•Two stubby paint brushes. One for the epoxy and one for the seam sealer
    •One small spray bottle of POR15 metal prep, for "etching" the bonding surfaces prior to applying the epoxy
    •One 51mm hole saw with a matching bore
    •One drilling guide rod that fits the bore as well as the minor diameter of the M12x1,5 hole in the threaded receiver
    •One 10mm drill bit (to drill through the top of the threaded receivers)
    •One 4,8 mm drill bit for the large rivets
    •One 3,25mm drill bit for the medium rivets
    •Two 3,0mm drill bits for the smallest rivets
    •One M12x1,5mm threading tap (for threading the top part of the threaded receiver)



    Epoxy/Rivet installation style tool kit - long drill bit $110
    (Content same as above except the 10mm drill bit is 30cm long
    and will reach through the bushing while the subframe is lowered about 10-15cm)




    It's actually not the subframe itself (which is a sturdy tubular frame) that fails, it's the chassis panel it is attached to. This panel is commonly referred to as the Rear Axle Carrier Panel, or abbreviated, the RACP
    .
    Over the last couple of years there have also been a number of instances where new failures have occurred after the RACP has been reinforced using the common practice of welding, or epoxying, flat plates to the bottom side of the RACP (at the subframe mount locations).

    The new failures have typically ranged from new cracks at other locations of the RACP, to very serious separation of the RACP from the rest of the chassis.


    Here's one example

    And here's another (the pictures below are from the post from Jan 17th 19:43 in this thread)











    So what's wrong with the design of the RACP?

    The short story is that the panel itself is too weak, AND that the panel is inadequately attached to the rest of the chassis.

    OR, the subframe mounts should have been positioned directly under/in the sturdy chassis legs (a wider subframe) instead of in the floor (which the RACP is). That way we wouldn't have needed to reinforce and/or relief the RACP from all, or parts of, the load.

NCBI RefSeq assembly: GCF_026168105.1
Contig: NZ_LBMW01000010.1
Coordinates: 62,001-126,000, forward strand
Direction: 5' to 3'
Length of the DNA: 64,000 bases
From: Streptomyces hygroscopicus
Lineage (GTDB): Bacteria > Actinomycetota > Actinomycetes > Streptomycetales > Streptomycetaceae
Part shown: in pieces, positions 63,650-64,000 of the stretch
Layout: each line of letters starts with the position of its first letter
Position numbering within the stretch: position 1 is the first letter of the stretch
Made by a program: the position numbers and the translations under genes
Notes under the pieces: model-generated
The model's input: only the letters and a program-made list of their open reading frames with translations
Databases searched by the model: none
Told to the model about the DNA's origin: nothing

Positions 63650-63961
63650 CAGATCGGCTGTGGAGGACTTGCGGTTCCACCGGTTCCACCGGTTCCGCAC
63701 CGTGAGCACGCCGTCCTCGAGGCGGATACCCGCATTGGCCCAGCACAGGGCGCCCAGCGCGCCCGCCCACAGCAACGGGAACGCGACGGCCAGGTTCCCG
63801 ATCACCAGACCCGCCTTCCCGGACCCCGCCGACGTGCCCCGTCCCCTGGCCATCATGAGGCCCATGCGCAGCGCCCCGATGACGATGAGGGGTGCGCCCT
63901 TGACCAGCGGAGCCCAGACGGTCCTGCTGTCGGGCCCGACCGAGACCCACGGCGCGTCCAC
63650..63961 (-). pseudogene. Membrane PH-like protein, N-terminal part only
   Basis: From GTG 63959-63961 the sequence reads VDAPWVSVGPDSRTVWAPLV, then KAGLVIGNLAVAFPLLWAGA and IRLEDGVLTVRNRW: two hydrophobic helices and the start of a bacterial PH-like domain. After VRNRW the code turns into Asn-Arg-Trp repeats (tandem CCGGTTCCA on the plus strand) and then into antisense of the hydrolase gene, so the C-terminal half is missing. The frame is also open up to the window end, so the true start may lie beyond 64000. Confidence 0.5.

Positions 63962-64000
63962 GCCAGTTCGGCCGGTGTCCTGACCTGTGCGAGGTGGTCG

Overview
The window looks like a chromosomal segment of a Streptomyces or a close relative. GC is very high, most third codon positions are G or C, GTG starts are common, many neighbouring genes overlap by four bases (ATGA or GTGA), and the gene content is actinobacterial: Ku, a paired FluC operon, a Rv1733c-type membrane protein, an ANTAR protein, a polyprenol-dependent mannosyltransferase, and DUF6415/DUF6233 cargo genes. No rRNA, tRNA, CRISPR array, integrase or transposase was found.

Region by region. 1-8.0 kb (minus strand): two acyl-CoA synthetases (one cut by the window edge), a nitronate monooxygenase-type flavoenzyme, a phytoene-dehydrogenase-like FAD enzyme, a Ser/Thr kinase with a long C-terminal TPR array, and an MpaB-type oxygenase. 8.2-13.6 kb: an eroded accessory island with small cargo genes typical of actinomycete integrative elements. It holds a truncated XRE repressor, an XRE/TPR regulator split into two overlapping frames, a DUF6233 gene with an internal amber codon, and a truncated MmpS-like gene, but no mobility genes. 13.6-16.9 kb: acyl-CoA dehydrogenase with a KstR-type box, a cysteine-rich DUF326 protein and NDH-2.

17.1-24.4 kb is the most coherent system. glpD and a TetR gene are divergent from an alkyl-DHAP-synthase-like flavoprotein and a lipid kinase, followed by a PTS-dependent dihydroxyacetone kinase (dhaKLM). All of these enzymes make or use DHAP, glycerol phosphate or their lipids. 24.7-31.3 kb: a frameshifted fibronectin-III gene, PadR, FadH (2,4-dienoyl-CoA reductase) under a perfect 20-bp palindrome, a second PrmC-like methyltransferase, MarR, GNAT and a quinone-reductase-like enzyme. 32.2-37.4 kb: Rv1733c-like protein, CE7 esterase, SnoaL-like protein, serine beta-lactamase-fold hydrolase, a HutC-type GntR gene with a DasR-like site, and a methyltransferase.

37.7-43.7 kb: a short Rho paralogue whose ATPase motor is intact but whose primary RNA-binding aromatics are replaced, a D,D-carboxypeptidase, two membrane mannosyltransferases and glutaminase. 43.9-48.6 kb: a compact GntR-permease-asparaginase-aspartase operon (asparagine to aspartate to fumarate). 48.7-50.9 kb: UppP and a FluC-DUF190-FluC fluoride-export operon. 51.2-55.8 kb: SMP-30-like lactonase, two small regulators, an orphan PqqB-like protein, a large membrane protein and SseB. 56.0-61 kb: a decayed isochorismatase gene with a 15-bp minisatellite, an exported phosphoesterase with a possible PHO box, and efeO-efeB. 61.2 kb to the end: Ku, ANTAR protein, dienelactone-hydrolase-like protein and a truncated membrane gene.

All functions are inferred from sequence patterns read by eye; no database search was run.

This Is what has been done to the E9X chassis, and to my surprise, is also the case on our VW Sharan minivan (which BTW is front wheel drive).

    Let's first look at the subframe mounts of the VW Sharan.
    In this picture, of the right rear suspension looking towards the front of the car, you can just barely notice that the front right mount is directly behind the coil spring. And both mounts are directly under/in the chassis leg.




    In this picture, facing the right rear wheel well, you can clearly see how much further out to the side of the car (that's where the chassis leg is) the VW Sharan's subframe mounts are.




    Here's another excellent example of how the subframe mounts are tied directly to the chassis legs. This is a E91 3-series Touring I happened to notice at a junk yard.

    Fortunately someone had cut out the rear right corner of the body and chassis, leaving the subframe exposed.




    Notice the chassis leg to the right in the picture. In the picture it's the white vertical "beam" just left of the center if the picture. It's running in the front/back direction and it has two clearly visible holes in it. The front one has a rubber plug/grommet in it. Notice how it starts to turn outwards (left in our viewing direction) just as it's getting covered by the harness of cables. It's taking this direction as it continues in the door sills.

    Now look at the right side where the chassis leg has been removed. Can you see how the subframe mounts is sitting right below where the chassis leg used to be?

    Also notice the cross section of the sill, how many layers it's made up with, and how sturdy it is.

    Here's a picture of the side view that should help you understand how well the subframe mounts are placed in the E9X platform that followed the E46.




    Now compare this to the positions of the subframe mounts of the E46 chassis (at the outside ends of the blue subframe where you can see the circular mounts and the shiny nuts)







    Notice how the rear mounts are almost all the way out to the chassis leg, but the fronts are very close to the center of the car. But both are attached to the "floor panel" (the RACP) rather than directly to the chassis leg.